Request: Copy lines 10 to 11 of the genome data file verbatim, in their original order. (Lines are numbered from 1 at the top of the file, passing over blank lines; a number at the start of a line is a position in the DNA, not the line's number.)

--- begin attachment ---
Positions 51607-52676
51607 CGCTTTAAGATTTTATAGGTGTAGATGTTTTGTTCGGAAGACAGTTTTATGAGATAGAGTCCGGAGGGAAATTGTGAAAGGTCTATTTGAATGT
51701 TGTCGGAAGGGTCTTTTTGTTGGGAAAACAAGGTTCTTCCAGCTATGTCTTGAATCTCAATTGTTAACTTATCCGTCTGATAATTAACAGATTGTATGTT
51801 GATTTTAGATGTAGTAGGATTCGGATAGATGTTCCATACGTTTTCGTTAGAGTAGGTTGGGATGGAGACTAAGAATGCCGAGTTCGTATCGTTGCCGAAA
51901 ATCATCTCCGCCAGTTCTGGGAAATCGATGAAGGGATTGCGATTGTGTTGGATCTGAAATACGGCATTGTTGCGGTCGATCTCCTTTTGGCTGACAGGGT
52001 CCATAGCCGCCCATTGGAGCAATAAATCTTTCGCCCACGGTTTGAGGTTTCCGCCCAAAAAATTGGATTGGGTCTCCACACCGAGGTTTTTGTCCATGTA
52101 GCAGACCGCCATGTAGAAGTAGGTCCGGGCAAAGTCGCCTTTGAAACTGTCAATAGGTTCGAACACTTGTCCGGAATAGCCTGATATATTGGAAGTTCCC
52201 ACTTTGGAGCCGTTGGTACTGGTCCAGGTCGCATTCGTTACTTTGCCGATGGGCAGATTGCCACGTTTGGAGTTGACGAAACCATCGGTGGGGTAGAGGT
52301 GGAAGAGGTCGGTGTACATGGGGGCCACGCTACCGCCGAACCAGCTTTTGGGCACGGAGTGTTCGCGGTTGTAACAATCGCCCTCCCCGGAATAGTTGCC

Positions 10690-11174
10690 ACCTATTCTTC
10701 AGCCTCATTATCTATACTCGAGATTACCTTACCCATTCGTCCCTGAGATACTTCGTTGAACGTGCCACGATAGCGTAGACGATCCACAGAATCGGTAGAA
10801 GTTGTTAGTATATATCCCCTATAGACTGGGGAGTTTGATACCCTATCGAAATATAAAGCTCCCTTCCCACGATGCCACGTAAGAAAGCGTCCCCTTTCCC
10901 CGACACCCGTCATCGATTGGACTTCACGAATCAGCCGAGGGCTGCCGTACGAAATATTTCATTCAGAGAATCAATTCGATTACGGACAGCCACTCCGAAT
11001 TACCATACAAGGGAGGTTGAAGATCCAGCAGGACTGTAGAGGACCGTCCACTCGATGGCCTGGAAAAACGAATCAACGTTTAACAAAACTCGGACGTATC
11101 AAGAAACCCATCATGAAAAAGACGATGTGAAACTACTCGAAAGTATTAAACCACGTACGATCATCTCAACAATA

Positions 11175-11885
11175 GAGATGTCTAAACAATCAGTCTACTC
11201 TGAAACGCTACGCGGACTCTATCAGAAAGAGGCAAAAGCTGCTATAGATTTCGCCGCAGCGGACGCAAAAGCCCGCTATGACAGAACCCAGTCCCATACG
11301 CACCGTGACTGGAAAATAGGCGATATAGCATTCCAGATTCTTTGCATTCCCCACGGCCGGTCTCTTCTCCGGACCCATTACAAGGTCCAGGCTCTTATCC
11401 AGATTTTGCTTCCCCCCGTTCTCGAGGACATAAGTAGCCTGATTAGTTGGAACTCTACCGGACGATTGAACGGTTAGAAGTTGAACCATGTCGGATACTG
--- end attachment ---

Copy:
Positions 10690-11174
10690 ACCTATTCTTC